JUNE 10, 1955
New Children’s Pool Has Velon Liner
★ ★ ★
A flick of the wrist is all
that is needed to open into a
circular shape a revolutionary
rigid frame wading pool, with
liner made of Firestone Velon.
Called the Expando-Accordion
Pool, it is being introduced by
Holiday Line, Inc., of 54 Green
Street, New York. The pool
frame is made of steel plates
which fold accordion-style in
to a compact stack which can
be opened in a matter of sec
onds without the use of tools.
Of the liner, two sheets of the
Velon film are laminated and em
bossed to provide strength under
pressure and non-slip surface. The
Velon is made in a special formula
tion for inflatables developed by
the Firestone Plastics Company,
* * *
ALL OF THE drawbacks of
previous rigid frame pools have
been eliminated with the Expando-
Accordion. There is no exposed
metal which might be dangerous
for children and which could be
damaged by rust. There is no
complicated assembling problem in-
THIS EXPANDO-ACCORDION POOL is both sturdy and at
tractive, It consists of heavy guage steel plates with metal hinges
and provides for ease of folding and assembly.
volving tubular metal. The frame
practically assembles itself. It is
not awkward to ship or store as a
folded frame in the average size
takes up no more than a cubic
foot. It provides the utmost in
comfort because the construction
is so sturdy that the inflated rim
can be used for sitting by the child
ren or even adults.
Don’t Take Hospitals For Granted
Do you know the hospitals in your community? Are you familiar
with the services they can render? National Hospital Week, May 8-14,
was a nation-wide effort on the part of your community hospitals to
bring to your attention the need for your having information about the
hospital facilities ready to serve you in your community.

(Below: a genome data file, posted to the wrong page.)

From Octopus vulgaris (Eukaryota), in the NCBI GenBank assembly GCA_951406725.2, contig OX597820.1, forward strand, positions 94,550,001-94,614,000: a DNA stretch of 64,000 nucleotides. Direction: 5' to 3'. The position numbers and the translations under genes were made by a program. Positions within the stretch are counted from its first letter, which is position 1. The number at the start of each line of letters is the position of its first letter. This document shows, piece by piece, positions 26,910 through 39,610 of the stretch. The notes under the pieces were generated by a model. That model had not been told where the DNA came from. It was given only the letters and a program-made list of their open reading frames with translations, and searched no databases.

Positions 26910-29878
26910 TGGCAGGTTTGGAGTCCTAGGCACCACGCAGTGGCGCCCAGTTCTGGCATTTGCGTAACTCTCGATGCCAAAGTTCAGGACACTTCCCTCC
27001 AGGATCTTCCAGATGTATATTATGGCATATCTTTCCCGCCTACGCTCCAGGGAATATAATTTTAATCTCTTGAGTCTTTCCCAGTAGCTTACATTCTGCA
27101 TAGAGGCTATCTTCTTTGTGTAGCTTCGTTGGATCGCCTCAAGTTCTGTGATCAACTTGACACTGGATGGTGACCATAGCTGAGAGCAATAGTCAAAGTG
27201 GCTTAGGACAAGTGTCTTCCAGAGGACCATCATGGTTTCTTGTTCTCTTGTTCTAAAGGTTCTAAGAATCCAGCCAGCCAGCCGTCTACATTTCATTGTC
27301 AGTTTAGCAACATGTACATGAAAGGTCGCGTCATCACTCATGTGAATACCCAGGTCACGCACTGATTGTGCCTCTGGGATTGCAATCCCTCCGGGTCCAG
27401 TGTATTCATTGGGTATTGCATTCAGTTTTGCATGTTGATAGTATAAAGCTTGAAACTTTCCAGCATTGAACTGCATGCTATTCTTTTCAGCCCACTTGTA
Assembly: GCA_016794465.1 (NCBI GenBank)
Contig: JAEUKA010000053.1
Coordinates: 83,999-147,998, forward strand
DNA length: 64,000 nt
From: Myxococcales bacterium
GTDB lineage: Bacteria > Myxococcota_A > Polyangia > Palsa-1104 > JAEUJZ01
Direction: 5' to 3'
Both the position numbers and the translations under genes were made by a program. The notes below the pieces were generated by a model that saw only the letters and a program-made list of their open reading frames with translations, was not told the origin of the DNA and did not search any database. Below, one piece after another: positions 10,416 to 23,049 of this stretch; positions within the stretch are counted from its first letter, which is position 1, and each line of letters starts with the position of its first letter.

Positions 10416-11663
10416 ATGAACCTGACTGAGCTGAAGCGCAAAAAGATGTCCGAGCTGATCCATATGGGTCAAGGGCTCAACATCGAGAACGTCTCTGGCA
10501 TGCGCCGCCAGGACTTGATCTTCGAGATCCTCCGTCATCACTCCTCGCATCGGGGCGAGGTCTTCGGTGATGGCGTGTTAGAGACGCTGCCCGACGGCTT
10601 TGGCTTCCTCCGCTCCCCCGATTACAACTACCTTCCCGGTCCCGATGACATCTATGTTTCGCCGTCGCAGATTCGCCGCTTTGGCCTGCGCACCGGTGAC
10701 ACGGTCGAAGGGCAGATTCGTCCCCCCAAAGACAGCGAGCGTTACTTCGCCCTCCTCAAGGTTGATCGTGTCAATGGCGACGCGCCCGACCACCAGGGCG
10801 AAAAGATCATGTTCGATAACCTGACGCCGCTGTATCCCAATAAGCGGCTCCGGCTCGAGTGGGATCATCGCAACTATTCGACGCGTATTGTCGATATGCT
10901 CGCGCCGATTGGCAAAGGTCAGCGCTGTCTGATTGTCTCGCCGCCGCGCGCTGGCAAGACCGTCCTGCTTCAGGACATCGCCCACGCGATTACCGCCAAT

It has been estimated that over 20 million Americans will receive
hospital care during 1955. The chances are that you, a member of your
family or a friend will go to a hospital this year.
What is a hospital ? It is a team of highly trained people organized
and dedicated to take care of other people when they get sick. It is a
standby power plant. Its doors are never closed.
^ ^ ^
IN THE PAST, the person who went to a hospital stayed on an
average of 14 days. In 1955, more than half the persons entering a
hospital will stay less than one week. This shorter stay has been made
possible by many improvements. The “wonder” drugs cure some diseases
quickly; many new methods of determining what needs to be done mean
better diagnoses and better care in case of an operation. Modern equip
ment used by all members of the hospital team helps the patient to get
well. And the overall care available means that everything possible is
done to hasten recovery.
So the sick person suffers less, returns home sooner, and goes
back to work earlier and his family life gets back to normal.
* * *
GASTONIA can be proud of its community hospitals. It is as im
portant that you know about them as it is for you to know about your
church, your school, your post office or any other community serwice
on which you depend.
Most of us take hospitals for granted.
You could, if necessary, worship God without a church building.
Vour children could go to school without a school building (the English
people did after the Blitz!) But if you are really sick you need a hos